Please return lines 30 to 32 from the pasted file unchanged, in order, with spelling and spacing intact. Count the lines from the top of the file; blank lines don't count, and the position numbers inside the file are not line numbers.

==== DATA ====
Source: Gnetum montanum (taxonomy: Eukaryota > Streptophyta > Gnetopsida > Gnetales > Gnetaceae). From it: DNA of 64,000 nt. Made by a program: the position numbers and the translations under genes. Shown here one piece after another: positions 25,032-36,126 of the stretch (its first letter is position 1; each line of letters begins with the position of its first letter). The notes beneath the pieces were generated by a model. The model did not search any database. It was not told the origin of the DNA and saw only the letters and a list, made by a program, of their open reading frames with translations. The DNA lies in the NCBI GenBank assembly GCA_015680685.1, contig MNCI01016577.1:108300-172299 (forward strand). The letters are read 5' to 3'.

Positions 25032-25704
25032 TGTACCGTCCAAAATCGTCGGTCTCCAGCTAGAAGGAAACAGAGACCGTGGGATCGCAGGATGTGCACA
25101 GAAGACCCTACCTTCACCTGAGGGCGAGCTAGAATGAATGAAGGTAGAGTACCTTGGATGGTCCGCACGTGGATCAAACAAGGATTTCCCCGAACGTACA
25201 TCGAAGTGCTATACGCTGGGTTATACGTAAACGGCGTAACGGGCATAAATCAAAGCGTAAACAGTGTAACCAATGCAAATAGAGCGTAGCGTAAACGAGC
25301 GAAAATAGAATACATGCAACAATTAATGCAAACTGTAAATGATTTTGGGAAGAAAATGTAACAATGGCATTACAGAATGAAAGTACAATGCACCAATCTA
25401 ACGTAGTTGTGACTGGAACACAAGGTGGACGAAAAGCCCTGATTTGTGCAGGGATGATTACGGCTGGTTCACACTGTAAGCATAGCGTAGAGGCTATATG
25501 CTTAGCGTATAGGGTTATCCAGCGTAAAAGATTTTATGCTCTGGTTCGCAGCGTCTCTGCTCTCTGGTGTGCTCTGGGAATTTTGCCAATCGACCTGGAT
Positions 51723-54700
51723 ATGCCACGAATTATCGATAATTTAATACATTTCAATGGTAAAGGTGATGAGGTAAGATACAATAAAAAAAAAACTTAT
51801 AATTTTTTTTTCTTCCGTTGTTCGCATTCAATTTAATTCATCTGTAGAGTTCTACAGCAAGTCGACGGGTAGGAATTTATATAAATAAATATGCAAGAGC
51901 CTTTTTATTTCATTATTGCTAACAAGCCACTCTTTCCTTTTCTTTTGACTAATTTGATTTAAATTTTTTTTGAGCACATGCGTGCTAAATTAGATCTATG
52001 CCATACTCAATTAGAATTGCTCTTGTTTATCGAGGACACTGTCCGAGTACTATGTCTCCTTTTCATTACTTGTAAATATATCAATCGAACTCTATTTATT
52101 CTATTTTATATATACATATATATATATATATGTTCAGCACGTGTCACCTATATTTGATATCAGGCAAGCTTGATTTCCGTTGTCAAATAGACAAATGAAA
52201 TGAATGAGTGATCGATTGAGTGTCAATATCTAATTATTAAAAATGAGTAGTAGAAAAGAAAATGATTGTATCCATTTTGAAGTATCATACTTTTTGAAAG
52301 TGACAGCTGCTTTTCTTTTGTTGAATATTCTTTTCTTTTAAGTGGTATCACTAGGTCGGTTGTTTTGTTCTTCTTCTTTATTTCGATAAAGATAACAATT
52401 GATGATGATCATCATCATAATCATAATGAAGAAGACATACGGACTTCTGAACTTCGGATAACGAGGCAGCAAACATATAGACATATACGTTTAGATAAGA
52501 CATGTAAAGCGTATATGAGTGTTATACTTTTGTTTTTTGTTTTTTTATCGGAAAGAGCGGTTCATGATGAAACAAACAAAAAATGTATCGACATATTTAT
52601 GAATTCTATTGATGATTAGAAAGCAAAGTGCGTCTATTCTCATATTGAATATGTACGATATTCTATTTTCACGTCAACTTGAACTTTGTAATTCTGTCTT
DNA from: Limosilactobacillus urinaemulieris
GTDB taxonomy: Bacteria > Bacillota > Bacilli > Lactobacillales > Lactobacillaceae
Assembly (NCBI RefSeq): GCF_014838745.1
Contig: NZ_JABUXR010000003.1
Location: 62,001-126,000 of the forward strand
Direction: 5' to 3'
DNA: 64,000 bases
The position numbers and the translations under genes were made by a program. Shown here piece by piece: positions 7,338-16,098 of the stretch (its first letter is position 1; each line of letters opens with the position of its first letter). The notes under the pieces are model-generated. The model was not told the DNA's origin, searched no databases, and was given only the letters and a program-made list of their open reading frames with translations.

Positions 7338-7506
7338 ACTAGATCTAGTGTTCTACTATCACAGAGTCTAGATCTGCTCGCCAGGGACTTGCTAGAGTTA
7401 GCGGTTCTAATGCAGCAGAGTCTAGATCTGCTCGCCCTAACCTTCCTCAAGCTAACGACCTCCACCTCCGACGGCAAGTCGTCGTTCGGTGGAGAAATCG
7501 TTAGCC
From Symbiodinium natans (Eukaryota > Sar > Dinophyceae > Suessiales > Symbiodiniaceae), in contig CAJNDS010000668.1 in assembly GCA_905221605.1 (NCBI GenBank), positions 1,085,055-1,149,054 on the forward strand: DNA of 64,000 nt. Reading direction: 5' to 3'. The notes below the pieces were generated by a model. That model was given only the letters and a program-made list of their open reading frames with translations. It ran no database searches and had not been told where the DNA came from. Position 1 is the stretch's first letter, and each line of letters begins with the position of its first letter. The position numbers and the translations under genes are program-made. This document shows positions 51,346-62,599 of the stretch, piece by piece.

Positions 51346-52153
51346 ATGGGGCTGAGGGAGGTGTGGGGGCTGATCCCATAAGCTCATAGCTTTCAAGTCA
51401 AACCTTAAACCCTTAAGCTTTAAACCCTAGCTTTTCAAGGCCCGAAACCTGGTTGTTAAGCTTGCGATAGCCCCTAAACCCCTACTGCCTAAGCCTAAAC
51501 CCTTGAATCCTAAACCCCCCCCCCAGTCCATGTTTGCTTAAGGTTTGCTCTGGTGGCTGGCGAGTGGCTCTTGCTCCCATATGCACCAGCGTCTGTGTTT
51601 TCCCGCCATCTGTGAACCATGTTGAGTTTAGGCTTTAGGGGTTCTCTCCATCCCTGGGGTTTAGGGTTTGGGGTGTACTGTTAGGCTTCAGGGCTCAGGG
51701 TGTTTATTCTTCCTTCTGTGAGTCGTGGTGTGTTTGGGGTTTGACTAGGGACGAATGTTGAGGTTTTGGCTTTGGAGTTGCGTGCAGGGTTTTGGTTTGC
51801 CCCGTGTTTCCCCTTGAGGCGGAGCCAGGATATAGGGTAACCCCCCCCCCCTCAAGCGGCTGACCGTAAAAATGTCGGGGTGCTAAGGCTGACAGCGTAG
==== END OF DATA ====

7401 GCGGTTCTAATGCAGCAGAGTCTAGATCTGCTCGCCCTAACCTTCCTCAAGCTAACGACCTCCACCTCCGACGGCAAGTCGTCGTTCGGTGGAGAAATCG
7501 TTAGCC
From Symbiodinium natans (Eukaryota > Sar > Dinophyceae > Suessiales > Symbiodiniaceae), in contig CAJNDS010000668.1 in assembly GCA_905221605.1 (NCBI GenBank), positions 1,085,055-1,149,054 on the forward strand: DNA of 64,000 nt. Reading direction: 5' to 3'. The notes below the pieces were generated by a model. That model was given only the letters and a program-made list of their open reading frames with translations. It ran no database searches and had not been told where the DNA came from. Position 1 is the stretch's first letter, and each line of letters begins with the position of its first letter. The position numbers and the translations under genes are program-made. This document shows positions 51,346-62,599 of the stretch, piece by piece.